The mercury was plummeting across the US Midwest on Saturday as a biting winter storm left hundreds of thousands without power and threatened to disrupt the first key event in the 2024 presidential election campaign.
Over a quarter of a million people in Michigan and Wisconsin were left without power as freezing temperatures spread across the region, according to PowerOutage.US website.
Winds and heavy snow also grounded planes at Chicago's O'Hare International Airport with some 7,600 flights delayed across the country.
States of emergency were declared from New York to Louisiana with the National Weather Service in St Louis warning of a "life-threatening" cold.
Extreme winter weather
"EVERY state in the US has an active NWS watch, warning, or advisory," the National Weather Service said on Friday.
These ranged from the blizzards announced for Iowa, Wisconsin and Michigan, to avalanche warnings in Utah, Wyoming and Idaho, and from coastal flooding warnings in both the east and west, to winter storm warnings or winter weather advisories covering much of the rest of the country.
Authorities already announced the first cold-related death of the season after a man reportedly died following exposure in suburban Chicago.
The city is expecting several inches of snow, wind gusts of up to 50 miles per hour (80 kilometers per hour) and wind chills as low as minus 15 degrees Fahrenheit (minus 26 Celsius). Such low temperatures can cause frostbite after just 15 minutes of exposure.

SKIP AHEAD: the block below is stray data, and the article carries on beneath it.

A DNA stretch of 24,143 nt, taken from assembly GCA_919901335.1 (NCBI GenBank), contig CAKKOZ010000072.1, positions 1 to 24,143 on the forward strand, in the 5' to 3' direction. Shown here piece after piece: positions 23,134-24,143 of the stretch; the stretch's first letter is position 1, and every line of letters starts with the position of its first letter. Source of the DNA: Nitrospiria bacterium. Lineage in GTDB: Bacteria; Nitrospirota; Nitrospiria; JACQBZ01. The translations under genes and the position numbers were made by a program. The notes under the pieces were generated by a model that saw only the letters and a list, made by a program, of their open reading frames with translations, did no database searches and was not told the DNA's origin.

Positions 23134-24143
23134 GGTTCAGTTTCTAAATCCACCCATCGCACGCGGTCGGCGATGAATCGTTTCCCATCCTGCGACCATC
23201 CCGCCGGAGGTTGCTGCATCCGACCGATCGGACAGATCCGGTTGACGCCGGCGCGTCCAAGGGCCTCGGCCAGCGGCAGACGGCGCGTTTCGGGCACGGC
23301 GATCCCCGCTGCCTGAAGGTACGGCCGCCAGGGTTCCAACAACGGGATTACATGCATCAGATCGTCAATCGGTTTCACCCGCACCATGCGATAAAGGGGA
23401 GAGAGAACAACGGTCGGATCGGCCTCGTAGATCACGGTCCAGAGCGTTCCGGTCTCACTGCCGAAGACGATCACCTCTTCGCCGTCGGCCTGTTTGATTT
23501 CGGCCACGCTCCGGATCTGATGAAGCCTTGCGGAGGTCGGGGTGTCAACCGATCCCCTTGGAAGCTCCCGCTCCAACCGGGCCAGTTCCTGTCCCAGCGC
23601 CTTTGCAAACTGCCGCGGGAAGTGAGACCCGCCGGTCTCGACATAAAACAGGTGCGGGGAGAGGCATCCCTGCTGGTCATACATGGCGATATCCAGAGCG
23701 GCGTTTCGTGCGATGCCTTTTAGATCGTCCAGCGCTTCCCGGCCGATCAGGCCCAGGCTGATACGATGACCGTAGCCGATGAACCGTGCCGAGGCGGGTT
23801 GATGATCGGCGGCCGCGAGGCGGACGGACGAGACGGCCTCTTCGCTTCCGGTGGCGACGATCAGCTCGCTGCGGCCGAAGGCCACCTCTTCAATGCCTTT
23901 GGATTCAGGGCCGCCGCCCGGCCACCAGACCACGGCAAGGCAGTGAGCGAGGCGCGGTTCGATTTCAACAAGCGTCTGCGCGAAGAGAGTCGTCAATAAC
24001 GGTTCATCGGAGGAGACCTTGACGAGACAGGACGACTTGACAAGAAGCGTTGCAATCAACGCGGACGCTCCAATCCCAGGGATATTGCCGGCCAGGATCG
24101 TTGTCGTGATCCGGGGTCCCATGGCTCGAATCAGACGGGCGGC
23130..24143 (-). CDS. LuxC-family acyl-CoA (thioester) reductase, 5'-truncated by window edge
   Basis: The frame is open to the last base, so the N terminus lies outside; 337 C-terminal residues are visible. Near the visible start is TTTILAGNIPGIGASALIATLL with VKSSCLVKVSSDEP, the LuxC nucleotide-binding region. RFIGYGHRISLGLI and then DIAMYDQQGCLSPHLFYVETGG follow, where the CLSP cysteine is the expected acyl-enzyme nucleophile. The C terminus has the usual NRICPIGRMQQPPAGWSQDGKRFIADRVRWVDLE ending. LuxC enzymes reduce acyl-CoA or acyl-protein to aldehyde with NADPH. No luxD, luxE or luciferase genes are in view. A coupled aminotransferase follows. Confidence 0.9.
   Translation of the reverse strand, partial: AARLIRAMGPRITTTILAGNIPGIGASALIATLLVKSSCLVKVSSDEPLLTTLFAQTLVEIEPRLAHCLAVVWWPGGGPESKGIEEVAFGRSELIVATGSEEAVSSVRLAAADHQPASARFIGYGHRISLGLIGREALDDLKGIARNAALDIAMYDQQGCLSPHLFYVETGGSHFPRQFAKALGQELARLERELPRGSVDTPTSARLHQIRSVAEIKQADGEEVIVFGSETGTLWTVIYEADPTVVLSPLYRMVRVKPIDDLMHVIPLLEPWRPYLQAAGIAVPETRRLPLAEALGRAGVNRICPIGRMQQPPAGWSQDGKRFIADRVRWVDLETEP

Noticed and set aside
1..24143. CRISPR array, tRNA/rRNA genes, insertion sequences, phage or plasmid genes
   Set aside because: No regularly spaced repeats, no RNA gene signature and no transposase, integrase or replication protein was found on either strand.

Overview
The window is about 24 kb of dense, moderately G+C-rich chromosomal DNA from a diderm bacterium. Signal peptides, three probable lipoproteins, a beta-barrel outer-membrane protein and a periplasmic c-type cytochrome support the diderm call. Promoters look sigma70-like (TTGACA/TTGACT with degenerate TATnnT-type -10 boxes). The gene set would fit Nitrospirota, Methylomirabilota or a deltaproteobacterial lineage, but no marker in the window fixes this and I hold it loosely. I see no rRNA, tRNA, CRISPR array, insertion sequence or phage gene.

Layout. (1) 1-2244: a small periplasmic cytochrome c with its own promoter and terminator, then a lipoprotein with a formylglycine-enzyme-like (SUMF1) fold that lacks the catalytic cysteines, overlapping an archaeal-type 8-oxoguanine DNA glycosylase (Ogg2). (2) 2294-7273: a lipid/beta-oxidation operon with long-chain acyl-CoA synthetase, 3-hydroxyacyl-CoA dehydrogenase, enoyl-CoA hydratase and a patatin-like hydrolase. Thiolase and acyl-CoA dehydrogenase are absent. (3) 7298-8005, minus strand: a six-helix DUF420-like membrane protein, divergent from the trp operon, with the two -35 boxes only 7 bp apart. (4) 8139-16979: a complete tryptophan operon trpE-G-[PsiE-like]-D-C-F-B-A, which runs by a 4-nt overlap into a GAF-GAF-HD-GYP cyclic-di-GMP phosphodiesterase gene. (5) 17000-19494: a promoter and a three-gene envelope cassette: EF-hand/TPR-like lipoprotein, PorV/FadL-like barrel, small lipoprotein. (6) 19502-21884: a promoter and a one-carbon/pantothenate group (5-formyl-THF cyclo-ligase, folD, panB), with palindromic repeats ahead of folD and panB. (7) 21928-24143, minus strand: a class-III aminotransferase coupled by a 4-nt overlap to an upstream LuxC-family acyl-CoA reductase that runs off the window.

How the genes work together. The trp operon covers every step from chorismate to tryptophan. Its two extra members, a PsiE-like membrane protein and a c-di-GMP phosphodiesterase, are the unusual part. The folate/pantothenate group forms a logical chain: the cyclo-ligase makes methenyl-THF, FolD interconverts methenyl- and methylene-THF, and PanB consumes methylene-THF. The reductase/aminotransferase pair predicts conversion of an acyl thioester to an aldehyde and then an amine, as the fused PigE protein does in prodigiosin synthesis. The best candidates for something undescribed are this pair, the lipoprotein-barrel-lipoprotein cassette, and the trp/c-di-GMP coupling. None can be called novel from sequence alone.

Dozens of homeless people, many of them migrants, were placed in "warming buses" to stop them freezing to death on the streets while they waited for space in city-run shelters.
Many of the migrants have been bused in from Texas. Illinois Governor J.B. Pritzker called on his Texan counterpart Greg Abbot to stop sending migrants north during the extreme cold weather, but Abbot has refused.
Cold start for the Republican primary
The storm also descended on Iowa where Republican presidential candidates are set to take part in the first primary vote on Monday.
Nikki Haley, Ron DeSantis and former President Donald Trump were all forced to reschedule their campaign events as blizzard warnings were declared.
Monday's vote is only the first in a state-by-state contest set to determine who will be the GOP's presidential candidate in November.
Trump has consistently led in the polls, with quite some margin, but an upset in Iowa could set the course for the rest of the primary votes.